The liquidity management should include a liquidity contingency plan, scenario planning and testing of the plan. But little guidance can be found on what liquidity warning indicators should be monitored and what explicit strategic action should be tested. This is why I have summarised the points below.
The purpose of early warning indicators is to alert management to the possibility of an impending liquidity crisis so that action can be taken quickly and early enough to avert it. Their monitoring may include:
- On the liability side:
- unexpected and significant levels of withdrawals of retail deposits or non-renewal of wholesale funding facilities;
- core retail deposit volumes falling below projected levels; and
- a shortening of deposit maturities and a rise in requests to break fixed term deposits.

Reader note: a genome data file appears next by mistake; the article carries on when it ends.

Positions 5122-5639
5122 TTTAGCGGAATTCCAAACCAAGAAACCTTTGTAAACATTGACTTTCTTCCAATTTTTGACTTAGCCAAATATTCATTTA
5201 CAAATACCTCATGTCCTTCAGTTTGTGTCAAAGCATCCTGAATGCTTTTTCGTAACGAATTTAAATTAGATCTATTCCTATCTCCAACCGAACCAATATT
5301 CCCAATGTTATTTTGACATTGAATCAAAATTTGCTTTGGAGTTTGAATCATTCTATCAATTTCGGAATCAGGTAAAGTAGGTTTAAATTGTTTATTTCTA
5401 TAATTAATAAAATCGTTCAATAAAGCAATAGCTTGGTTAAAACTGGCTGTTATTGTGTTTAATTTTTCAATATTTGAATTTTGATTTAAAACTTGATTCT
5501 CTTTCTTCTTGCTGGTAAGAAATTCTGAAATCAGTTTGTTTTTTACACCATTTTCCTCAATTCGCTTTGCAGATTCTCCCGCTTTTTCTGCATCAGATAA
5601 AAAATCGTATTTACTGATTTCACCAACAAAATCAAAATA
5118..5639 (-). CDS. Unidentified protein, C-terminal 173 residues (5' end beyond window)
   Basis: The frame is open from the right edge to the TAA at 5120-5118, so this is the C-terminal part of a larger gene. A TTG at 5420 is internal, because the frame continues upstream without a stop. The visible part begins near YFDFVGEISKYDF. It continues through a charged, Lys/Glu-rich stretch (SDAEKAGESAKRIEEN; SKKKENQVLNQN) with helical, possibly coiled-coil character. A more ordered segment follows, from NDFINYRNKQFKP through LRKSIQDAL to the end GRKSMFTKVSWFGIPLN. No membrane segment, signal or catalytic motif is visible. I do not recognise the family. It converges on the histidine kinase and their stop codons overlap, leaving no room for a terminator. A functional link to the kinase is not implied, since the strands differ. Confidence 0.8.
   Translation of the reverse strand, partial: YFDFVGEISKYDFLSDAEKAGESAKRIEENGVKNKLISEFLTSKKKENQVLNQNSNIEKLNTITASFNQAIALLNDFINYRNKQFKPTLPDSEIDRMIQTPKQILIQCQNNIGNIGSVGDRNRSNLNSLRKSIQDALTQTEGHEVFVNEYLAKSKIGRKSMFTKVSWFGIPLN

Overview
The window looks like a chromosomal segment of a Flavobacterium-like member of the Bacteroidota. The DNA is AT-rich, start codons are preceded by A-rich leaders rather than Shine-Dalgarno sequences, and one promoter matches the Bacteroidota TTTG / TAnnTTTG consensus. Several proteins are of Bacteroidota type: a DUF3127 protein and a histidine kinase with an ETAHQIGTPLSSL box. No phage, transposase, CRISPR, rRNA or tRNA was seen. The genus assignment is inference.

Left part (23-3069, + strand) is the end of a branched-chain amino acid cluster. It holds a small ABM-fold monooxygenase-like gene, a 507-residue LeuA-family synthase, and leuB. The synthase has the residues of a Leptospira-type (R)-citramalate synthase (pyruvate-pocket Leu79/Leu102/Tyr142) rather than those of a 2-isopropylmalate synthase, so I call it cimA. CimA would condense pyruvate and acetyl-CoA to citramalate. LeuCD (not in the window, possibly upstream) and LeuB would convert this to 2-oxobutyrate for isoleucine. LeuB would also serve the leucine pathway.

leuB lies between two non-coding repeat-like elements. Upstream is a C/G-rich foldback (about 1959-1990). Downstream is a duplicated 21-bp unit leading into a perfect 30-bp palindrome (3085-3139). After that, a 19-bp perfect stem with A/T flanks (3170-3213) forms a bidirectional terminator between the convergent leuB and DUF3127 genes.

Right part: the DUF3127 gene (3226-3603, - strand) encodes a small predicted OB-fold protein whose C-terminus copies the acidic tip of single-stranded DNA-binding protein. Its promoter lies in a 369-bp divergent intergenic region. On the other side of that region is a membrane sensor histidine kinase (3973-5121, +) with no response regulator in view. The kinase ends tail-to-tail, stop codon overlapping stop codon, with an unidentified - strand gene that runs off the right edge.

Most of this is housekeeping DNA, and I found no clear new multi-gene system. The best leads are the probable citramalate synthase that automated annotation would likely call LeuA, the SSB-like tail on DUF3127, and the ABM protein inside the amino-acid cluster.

- On the asset side:
- retail advances growing faster than projected;
- a lengthening of loan maturities;
- larger than expected drawdown of committed facilities;
- a significant rise in undrawn committed facilities;
- a rise in defaults and delinquencies; and
- prepyments of loan facilities falling below historic behavioural norms.
Strategies to Test
The steps that can be taken to improve liquidity and on which one should have a sound idea on how the market reacts include:
- raising retail deposit interest rates;
- raising loan interest rates to discourage new borrowings and stabilise the balance sheet;
- usage of potential sources of funds;
- transferring liquidity to the affected group entity;
- capping balance sheet growth; increasing on the offered products; and
- issuing of public statements (both locally and internationally) to deal with reputation risk.
The contingency funding plan should test:
- outright sales, or sales under repurchase agreements, of marketable assets;
- drawdown of committed facilities;
- funding from other group entities;
- contingent liquidity swaps.
Also, customers may withdraw fixed term or notice deposits under interest penalty and one should factor these balances in.